For a more detailed overview, see CMPA’s updated “Vaccination” section (May 2023).
Outpatient management of patients with COVID-19
Who can be managed at home?
Patients can safely self-manage at home if they have mild to moderate symptoms of COVID-19 and do not have any co-morbid conditions or complications (HFAM, 2023).
Who should be hospitalized?
Instruct patients to seek an urgent follow-up assessment with their family physician or hospitalization if they experience any of the following red flag symptoms (HFAM, 2023):
- Severe shortness of breath at rest (e.g. Breathlessness RR >30 despite normal O2 sats)
- Difficulty in breathing (work of breathing)
- Reducing O2 saturation
- Pain or pressure in chest
- Decreased oral intake or urine output (dehydrated, needing IV fluids)
- Low blood pressure (diastolic 60 mmHg or less, or systolic less than 90 mmHg)
- Cold, clammy or pale mottled skin
- New onset of confusion, becoming difficult to rouse, syncope
- Blue lips or face
- Coughing up blood
Monitor other symptoms possibly associated with COVID-19, including:
- Abdominal pain
- Not related to other known causes or conditions (e.g., menstrual cramps, gastroesophageal reflux disease)
- Conjunctivitis (pink eye)
- Not related to other known causes or conditions (e.g., blepharitis, recurrent styes)
- Decreased or lack of appetite
- For young children and not related to other known causes or conditions (e.g., anxiety, constipation)
For patients experiencing a more severe case of COVID-19 and cannot safely self-monitor at home (but not experiencing red flag symptoms), consider close monitoring by a family physician or refer to an open Clinical Assessment Centre (CAC).
Managing patients at home
For patients with symptoms compatible with COVID-19 and those who have tested positive for COVID-19 (HFAM, 2023):
- Counsel all patients about self-monitoring for red flag symptoms of worsening disease (see Who should be hospitalized?) and provide clear guidance on who to call.
- Assess patients for pre-existing conditions that may put them at a higher risk of deterioration and monitor these patients closely. See Symptom management and comorbid considerations.
- Provide treatment as necessary to patients with COVID-19. For information on recommended treatment and evidence see Therapeutic management of mild COVID-19.
- Determine an appropriate follow-up frequency based on the patient’s risk for severe disease, severity of respiratory symptoms, and your comfort level with their ability to self-report worsening symptoms (HFAM, 2023).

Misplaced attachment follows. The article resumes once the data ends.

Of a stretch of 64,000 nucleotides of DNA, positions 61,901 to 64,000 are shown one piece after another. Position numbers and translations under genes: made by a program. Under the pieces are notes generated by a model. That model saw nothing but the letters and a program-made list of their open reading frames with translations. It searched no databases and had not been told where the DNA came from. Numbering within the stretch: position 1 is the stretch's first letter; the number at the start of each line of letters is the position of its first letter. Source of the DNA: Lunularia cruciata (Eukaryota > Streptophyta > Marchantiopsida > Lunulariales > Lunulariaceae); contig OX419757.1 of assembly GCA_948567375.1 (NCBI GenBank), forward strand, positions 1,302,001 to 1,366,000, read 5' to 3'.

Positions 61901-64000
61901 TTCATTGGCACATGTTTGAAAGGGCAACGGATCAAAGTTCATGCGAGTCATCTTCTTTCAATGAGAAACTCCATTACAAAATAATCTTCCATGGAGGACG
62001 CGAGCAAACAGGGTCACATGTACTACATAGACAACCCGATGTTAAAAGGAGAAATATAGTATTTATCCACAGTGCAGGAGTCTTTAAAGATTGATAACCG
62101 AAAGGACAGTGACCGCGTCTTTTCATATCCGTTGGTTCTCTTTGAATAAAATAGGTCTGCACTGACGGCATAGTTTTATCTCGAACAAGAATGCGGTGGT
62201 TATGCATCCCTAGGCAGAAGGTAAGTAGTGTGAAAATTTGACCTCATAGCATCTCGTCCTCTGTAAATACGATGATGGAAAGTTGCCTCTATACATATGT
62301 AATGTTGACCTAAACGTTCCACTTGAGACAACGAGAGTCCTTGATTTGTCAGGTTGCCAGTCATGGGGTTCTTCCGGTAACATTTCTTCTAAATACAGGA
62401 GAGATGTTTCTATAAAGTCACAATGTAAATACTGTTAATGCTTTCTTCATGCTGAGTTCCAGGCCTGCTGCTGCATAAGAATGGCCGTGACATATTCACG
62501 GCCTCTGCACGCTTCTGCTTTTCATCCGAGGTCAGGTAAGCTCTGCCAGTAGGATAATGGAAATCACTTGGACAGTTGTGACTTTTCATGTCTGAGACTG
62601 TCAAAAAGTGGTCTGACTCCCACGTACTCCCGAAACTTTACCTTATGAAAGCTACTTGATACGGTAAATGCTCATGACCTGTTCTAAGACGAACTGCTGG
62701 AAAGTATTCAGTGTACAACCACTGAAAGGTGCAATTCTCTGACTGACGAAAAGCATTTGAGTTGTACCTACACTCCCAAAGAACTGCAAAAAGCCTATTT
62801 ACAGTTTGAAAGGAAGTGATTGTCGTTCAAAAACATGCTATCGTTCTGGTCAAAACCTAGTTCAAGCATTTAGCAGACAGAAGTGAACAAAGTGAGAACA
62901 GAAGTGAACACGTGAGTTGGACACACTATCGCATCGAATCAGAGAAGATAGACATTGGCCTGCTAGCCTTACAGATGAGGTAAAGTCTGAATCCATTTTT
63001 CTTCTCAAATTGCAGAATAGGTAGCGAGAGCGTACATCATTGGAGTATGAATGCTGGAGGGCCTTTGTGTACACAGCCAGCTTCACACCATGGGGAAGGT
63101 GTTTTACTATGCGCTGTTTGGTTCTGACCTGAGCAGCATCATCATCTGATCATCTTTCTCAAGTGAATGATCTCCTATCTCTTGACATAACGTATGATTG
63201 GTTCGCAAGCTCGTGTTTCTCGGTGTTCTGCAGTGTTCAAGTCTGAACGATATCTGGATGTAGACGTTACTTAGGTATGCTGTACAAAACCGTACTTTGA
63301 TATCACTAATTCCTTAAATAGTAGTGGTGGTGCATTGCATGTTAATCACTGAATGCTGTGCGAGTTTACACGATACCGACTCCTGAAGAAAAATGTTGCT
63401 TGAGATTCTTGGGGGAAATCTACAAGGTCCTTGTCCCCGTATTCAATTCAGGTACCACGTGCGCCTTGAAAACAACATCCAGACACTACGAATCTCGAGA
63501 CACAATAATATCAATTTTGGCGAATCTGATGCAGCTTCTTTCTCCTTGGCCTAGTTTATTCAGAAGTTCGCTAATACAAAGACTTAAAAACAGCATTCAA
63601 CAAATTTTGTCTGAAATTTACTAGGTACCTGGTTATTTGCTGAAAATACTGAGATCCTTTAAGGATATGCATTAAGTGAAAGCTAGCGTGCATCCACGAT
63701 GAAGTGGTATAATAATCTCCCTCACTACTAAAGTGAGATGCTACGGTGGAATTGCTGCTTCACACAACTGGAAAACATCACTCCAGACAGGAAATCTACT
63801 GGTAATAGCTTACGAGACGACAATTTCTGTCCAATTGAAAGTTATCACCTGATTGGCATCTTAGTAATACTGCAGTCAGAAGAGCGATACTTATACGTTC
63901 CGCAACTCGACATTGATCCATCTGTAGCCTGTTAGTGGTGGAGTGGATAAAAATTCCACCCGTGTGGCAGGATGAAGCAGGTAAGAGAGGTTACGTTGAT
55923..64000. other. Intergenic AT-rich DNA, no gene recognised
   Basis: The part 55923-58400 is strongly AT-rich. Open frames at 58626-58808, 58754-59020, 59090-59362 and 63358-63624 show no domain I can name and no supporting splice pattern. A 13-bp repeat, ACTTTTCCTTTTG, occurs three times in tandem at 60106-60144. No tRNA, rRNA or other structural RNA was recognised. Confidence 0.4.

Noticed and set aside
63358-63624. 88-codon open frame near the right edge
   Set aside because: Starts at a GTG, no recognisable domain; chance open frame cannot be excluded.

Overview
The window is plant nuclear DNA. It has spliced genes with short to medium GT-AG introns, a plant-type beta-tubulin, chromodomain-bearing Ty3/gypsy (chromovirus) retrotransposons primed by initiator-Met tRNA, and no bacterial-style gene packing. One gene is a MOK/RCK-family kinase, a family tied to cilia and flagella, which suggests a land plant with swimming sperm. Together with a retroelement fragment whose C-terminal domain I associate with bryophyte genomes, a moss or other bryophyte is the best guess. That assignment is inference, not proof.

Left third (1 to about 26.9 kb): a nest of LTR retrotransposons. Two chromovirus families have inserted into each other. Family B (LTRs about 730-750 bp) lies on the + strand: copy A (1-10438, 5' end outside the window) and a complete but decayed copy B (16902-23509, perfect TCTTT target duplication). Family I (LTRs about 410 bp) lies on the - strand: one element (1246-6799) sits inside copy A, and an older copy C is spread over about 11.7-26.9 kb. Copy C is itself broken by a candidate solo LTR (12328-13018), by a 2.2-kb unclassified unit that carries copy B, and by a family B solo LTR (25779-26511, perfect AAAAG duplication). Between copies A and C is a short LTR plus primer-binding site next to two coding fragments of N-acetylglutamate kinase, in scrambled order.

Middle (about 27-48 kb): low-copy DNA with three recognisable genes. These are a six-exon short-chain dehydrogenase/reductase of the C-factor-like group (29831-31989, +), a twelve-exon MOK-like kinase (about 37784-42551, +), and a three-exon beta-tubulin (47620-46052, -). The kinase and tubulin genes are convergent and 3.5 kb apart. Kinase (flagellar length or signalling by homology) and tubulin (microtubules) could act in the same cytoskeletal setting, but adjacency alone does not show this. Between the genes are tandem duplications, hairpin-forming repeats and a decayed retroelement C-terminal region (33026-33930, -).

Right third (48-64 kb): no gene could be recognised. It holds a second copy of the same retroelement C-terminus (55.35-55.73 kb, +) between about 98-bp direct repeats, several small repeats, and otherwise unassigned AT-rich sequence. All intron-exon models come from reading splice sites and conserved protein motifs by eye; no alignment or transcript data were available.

- For patients assessed at low risk, consider self-monitoring only with check-ins determined by individual patient;
- For patients assessed at average risk, monitor every few days for 7 days, then recommend self-monitor for additional 7 days spending on progress;
For more guidance, see Assessment, Monitoring and Management of COVID (HFAM, 2023).
For patients assessed at high risk, monitor daily for 7 days, then every few days depending on progress until symptoms resolve.
Therapeutic management of mild COVID-19
The following recommendations apply to adult patients who do not require new or additional supplemental oxygen from their baseline status.
- For more information on recommended treatments for adult patients with mild, moderate and severe COVID-19 and further prioritization of groups listed below, see Ontario COVID-19 Science Advisory Table’s Recommended Drugs and Biologics in Adult Patients with COVID-19.
- To check for interactions with COVID-19 medications, see COVID-19 Drug Interactions (University of Liverpool).
- For therapies that can be used to manage symptoms, see Symptom management.
Below is a general pathway for how primary care providers can access outpatient therapies for people at higher risk of severe disease, specifically remdesivir and Paxlovid. Local pathways may vary based on availability of services and pre-existing pathways.
Pathway to accessing outpatient therapies
Proactively inform potentially eligible patients to contact a health care professional if they develop symptoms of COVID-19. This is done during appointments, via email or telephone, or by updating the practice’s website or online booking portal. See I think I have COVID. When should I call my doctor? for a handout to give patients at higher risk of severe disease.
Individuals are at higher risk of severe outcomes if any of the following (Ontario Health, April 13, 2023):
- 60 years of age or older
- 18 years of age or older and are immunocompromised
- 18 – 59 years old and at a higher risk of severe COVID-19 including having:
- one or more underlying medical conditions (such as diabetes, heart or lung disease), or
- inadequate immunity against COVID-19 from:
- not receiving a full primary series of the COVID-19 vaccine
- having received a full primary series but no COVID-19 vaccine or COVID-19 infection within the past six months
- Indigenous people, Black people, and members of other racialized communities may be at increased risk of disease progression due to disparate rates of comorbidity, increased barriers to vaccination, and social determinants of health. They should be considered priority populations for access to COVID-19 drugs and therapeutics.
For more detailed information on determining a patient’s risk of disease progression, see Ontario COVID-19 Science Advisory Table’s Recommended Drugs and Biologics in Adult Patients with COVID-19.
Pathway to accessing outpatient therapies
Try to connect virtually or in-person with patients at higher risk of severe disease who have developed symptoms of COVID-19 within 24 hours of the patient seeking support.
Assess the patient and determine an appropriate treatment course, considering patient eligibility and contraindications and local availability of therapies. See Recommended drugs for patients with mild COVID-19.